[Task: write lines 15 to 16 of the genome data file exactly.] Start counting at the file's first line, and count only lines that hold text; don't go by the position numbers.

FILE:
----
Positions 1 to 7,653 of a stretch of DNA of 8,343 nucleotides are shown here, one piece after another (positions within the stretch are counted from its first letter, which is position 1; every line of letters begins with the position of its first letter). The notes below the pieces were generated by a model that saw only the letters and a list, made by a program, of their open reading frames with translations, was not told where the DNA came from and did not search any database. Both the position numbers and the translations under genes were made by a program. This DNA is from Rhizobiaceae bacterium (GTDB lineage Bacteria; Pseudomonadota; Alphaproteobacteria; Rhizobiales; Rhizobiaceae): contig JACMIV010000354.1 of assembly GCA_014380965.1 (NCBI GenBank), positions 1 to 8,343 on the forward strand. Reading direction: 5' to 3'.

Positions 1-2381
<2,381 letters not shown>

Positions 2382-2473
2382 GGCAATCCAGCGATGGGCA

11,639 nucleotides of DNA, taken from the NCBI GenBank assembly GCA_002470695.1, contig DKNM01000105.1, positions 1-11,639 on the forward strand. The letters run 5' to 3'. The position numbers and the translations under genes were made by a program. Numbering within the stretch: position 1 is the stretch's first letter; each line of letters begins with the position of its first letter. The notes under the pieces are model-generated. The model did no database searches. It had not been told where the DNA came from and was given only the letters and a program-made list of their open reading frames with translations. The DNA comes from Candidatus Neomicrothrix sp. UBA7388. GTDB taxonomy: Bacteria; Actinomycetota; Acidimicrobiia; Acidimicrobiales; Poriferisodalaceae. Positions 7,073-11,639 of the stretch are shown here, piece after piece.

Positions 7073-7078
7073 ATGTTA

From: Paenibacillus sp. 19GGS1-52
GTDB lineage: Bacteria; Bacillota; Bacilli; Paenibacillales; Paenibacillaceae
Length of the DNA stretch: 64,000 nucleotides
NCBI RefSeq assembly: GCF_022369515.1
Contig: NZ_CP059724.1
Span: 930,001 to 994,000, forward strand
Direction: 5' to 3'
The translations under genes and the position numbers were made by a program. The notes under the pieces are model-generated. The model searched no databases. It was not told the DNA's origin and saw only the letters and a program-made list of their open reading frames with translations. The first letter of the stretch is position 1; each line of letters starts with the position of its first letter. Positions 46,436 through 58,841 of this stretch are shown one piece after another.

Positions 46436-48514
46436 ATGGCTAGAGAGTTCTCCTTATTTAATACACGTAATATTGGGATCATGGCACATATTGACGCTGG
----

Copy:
Direction: 5' to 3'
The translations under genes and the position numbers were made by a program. The notes under the pieces are model-generated. The model searched no databases. It was not told the DNA's origin and saw only the letters and a program-made list of their open reading frames with translations. The first letter of the stretch is position 1; each line of letters starts with the position of its first letter. Positions 46,436 through 58,841 of this stretch are shown one piece after another.